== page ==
The five people aboard a missing submersible died in a “catastrophic implosion,” a U.S. Coast Guard official now believes.
It brings a grim end to the international search for the vessel that was lost during a deep-sea voyage to the wreck of the Titanic.
“These men were true explorers who shared a distinct spirit of adventure, and a deep passion for exploring and protecting the world’s oceans,” OceanGate Expeditions, the U.S.-based company that operated the Titan submersible, said in a statement. “Our hearts are with these five souls and every member of their families during this tragic time.”
An unmanned robot deployed from a Canadian ship discovered the wreckage of the Titan on Thursday morning about 1,600 feet (488 meters) from the bow of the century-old wreck, 2-1/2 miles (4 km) below the surface in a remote area of the North Atlantic, U.S. Coast Guard Rear Admiral John Mauger said at a press conference.
“The debris field here is consistent with a catastrophic implosion of the vehicle,” Mauger said.
The five aboard included the British billionaire and explorer Hamish Harding, 58; Pakistani-born business magnate Shahzada Dawood, 48, and his 19-year-old son, Suleman, both British citizens; French oceanographer and Titanic expert Paul-Henri Nargeolet, 77, who had visited the wreck dozens of times; and Stockton Rush, the American founder and chief executive of OceanGate, who was piloting the submersible.
Rescue teams from several countries had spent days searching thousands of square miles of open seas with planes and ships for any sign of the 22-foot (6.7-meter) Titan. The submersible lost contact with its support ship on Sunday morning about an hour and 45 minutes into what should have been a two-hour descent.
Mauger said it was too early to tell when the vessel’s failure occurred. The search operation had sonar buoys in the water for more than three days and had not detected any sort of loud explosive noise during the period, Mauger said.
The buoys had picked up some sounds on Tuesday and Wednesday that temporarily offered hope the people on board the Titan were alive and trying to communicate by banging on the hull.
But officials said analysis of the sound was inconclusive and that the noises might not have emanated from the Titan at all.
“There doesn’t appear to be any relation between the noises and the location of the debris field on the sea floor,” Mauger said on Thursday.
How to make your money work for you over the next decade
With high interest rates, persistent inflation, and a tight labor market—the next decade is expected to be very different from the last 10 years.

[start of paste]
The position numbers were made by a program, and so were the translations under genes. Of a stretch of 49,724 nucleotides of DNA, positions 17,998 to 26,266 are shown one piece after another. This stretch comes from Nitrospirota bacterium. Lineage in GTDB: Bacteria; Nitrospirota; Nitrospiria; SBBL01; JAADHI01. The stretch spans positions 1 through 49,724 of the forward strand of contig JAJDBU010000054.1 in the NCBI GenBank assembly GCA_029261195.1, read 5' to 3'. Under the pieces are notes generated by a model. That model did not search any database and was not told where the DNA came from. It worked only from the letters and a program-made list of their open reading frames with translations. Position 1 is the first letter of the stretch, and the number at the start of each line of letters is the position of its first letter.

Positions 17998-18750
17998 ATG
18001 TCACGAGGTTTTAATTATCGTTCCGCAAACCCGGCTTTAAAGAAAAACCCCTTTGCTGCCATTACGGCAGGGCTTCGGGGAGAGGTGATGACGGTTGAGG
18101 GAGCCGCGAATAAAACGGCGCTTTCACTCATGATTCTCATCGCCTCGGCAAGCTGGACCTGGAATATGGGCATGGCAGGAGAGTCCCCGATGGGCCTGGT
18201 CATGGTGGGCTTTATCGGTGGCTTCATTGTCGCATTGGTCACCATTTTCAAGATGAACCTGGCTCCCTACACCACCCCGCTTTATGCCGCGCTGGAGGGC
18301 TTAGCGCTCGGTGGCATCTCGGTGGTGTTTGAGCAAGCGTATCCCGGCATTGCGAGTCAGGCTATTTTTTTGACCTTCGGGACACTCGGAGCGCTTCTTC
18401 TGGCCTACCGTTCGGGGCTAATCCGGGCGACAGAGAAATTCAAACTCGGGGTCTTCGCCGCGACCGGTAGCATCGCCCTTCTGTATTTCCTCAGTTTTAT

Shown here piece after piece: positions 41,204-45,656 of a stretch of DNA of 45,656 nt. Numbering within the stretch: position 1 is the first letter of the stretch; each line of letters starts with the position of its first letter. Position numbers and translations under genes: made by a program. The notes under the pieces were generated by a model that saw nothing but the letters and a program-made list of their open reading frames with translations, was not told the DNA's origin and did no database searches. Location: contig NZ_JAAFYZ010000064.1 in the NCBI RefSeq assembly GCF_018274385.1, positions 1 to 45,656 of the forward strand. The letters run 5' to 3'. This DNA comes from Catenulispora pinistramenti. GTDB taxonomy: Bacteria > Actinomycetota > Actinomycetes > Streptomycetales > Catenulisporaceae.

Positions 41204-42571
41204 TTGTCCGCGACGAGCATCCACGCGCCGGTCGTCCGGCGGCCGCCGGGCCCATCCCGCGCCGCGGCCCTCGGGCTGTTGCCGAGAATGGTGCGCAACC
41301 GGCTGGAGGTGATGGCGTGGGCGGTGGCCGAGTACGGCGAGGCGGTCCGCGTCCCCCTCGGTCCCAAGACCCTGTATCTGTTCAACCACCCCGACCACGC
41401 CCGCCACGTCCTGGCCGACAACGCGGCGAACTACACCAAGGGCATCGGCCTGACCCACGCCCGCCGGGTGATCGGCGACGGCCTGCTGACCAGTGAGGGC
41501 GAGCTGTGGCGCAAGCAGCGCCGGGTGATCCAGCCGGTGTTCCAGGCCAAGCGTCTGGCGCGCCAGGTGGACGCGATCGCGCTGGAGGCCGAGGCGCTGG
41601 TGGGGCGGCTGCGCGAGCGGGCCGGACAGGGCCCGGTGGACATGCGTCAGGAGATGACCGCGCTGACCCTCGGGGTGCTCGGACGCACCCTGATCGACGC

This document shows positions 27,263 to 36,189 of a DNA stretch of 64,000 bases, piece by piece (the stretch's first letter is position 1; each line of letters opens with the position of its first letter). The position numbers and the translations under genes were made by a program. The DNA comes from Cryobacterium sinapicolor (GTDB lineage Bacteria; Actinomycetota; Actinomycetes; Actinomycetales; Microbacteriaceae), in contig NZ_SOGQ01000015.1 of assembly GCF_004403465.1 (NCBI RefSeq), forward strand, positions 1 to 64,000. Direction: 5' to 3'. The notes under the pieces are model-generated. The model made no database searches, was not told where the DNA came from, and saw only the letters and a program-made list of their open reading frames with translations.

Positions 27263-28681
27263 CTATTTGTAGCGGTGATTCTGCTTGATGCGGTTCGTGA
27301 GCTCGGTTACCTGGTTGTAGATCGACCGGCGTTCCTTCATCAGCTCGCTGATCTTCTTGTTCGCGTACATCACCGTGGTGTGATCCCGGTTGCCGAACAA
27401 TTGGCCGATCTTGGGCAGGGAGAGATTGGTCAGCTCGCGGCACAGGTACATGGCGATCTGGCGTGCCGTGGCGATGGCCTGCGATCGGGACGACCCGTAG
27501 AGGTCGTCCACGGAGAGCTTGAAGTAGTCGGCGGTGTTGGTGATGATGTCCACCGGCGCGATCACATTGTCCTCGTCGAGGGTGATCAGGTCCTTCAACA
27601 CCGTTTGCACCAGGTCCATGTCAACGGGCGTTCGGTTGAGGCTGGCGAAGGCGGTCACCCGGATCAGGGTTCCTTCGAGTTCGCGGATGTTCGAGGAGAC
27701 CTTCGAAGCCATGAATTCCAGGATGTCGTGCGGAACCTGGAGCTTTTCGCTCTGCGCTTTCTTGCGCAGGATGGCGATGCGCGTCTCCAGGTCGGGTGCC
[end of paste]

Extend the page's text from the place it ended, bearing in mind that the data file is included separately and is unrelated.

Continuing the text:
Companies and households around the world are still trying to get back to pre-pandemic economic outputs and lifestyles.
So, how can people successfully invest and better manage their personal finances?
James Faris, an Investing Reporter with Insider joins Veronica Dudo to discuss. #InAmericaToday #featured #money #finance #economy #investing
Parents buying houses for their adult children
Rise in parents purchasing homes for adult children sparks concerns
A growing trend of parents buying houses for their adult children is causing a stir, raising questions about the potential downsides of such arrangements. While the gesture may seem benevolent, experts warn of the pitfalls associated with this practice.
Financial advisors express concerns about the impact on both generations’ financial independence. By providing ready-made homes, parents might inadvertently hinder their children’s ability to learn crucial financial lessons, such as budgeting, mortgage management, and property ownership responsibilities.
The trend also sparks debates on the long-term implications for the housing market. Critics argue that such parental interventions can distort property prices and exacerbate existing affordability challenges, particularly for younger individuals aspiring to enter the property market independently.
There’s a call for a broader societal discussion on the balance between parental support and fostering financial autonomy. While the intention is often rooted in care, the unintended consequences of sheltering adult children from financial realities are prompting a reassessment of this well-meaning practice.
Victoria’s Secret criticized for trans woman’s apology
Victoria’s Secret is facing backlash after issuing an apology to a transgender woman who had a negative experience while trying on bras at one of their stores.
The incident has ignited a debate about inclusivity and sensitivity in the fashion industry.
The controversy began when the trans woman, who remains anonymous, visited a Victoria’s Secret store to shop for bras. She reported feeling uncomfortable and discriminated against by store staff.
In response to her complaint, Victoria’s Secret issued an apology, acknowledging the incident and expressing their commitment to diversity and inclusion.
However, the apology itself has come under fire from both supporters and critics.
Some argue that the brand’s apology is insincere and merely an attempt to save face, while others believe it is a step in the right direction towards a more inclusive shopping experience for all customers.
The incident raises important questions about how brands should handle situations involving discrimination and whether their apologies are genuine or performative.
It also highlights the ongoing challenges faced by transgender individuals when accessing spaces traditionally designed for cisgender customers.
As the fashion industry continues to evolve, many are calling for a deeper examination of inclusivity and sensitivity, not just in policies but in practice.
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